Then I cut the cable, where it's soldered. It's what I use myself .. for the simplicity .

Last edited by fietsbob; 05-05-14 at 12:59 PM.
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Old 05-05-14, 12:55 PM
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Originally Posted by FBinNY View Post
Yes, non stainless wires take solder well. However my experience has been that the folks finicky enough to solder are the same ones who use stainless wires only, at least for gear cables.
Indeed. I only ever use stainless.

Some years ago I read about soldering the tips. Went out and bought a nice solder ******, and some silver solder (never lead), and some flux, and wasted a couple of hours trying to solder my tips before realizing that it just wasn't going to happen.

I could have bought so many cables for what I spent on all that soldering gear. Complete waste of my money to buy it all.
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Old 05-05-14, 02:20 PM
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Originally Posted by JonathanGennick View Post
Indeed. I only ever use stainless.

Some years ago I read about soldering the tips. Went out and bought a nice solder ******, and some silver solder (never lead), and some flux, and wasted a couple of hours trying to solder my tips before realizing that it just wasn't going to happen.

I could have bought so many cables for what I spent on all that soldering gear. Complete waste of my money to buy it all.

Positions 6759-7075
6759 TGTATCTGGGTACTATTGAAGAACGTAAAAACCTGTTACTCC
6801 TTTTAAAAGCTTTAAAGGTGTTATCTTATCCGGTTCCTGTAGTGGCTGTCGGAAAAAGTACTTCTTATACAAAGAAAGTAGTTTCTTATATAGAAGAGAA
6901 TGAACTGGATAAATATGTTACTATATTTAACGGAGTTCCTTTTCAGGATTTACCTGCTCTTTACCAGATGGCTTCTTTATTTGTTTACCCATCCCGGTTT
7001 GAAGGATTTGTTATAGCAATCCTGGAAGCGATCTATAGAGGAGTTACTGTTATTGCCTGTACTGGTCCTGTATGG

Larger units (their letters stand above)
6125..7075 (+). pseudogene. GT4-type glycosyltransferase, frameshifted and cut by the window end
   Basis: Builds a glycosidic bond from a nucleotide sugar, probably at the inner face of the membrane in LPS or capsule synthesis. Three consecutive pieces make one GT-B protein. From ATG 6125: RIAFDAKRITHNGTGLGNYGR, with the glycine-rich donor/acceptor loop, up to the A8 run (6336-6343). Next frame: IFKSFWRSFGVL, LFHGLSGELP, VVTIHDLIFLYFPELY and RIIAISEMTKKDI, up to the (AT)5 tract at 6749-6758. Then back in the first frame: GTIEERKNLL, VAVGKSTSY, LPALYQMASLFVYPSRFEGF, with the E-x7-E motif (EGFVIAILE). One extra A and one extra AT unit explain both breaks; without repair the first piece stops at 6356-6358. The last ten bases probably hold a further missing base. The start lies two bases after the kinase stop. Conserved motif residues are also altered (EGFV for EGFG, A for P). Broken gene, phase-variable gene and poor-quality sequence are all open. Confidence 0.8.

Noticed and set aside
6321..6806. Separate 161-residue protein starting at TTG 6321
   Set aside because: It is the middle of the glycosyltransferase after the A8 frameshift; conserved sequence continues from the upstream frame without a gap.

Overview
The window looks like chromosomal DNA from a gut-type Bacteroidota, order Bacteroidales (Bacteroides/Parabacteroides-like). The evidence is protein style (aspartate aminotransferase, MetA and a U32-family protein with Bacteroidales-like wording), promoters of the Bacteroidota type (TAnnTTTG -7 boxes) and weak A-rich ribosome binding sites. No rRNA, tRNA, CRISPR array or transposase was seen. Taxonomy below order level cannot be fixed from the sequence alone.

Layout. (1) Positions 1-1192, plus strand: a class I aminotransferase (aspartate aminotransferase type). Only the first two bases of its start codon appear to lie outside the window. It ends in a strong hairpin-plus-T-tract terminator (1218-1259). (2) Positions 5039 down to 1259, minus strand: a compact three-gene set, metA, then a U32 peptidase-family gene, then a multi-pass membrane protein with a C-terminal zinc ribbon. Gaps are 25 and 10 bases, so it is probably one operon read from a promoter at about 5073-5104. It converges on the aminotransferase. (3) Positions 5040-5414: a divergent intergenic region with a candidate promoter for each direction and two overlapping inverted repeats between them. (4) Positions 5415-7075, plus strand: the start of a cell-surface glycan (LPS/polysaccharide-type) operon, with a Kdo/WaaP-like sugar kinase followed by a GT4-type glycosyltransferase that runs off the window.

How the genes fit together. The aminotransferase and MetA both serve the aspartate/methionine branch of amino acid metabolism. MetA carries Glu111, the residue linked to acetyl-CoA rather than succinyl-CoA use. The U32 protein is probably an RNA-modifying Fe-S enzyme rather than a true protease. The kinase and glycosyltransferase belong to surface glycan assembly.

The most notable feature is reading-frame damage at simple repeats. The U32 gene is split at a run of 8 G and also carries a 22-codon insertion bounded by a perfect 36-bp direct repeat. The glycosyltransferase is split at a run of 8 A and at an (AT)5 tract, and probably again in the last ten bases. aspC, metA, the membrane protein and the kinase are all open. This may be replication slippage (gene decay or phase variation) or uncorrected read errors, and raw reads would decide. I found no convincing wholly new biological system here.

Glad I asked!

Yes, I only use stainless steel cables, unless I forget or unless the shop is out.

I thought it was tricky, but didn't know it was this tricky.

Think I'll take a pass on the soldered ends.

Thanks for all the replies and info.
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Old 05-05-14, 02:56 PM
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On stainless wire,you are brazing the wire not soldering.It needs to get red hot...use a crack torch....soldering irons/guns do not get hot enough.
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Old 05-05-14, 02:59 PM
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Originally Posted by Booger1 View Post
On stainless wire,you are brazing the wire not soldering.It needs to get red hot...use a crack torch....soldering irons/guns do not get hot enough.
....this ^^^^. Stainless needs a lot of heat. If you get it hot enough, almost any solder will run in there and do the job.
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Old 05-05-14, 03:17 PM
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Not sure why folks are experiencing difficulties soldering stainless steel. I used to do it constantly when I raced slot cars. With the right flux it was effortless and the results were rock solid.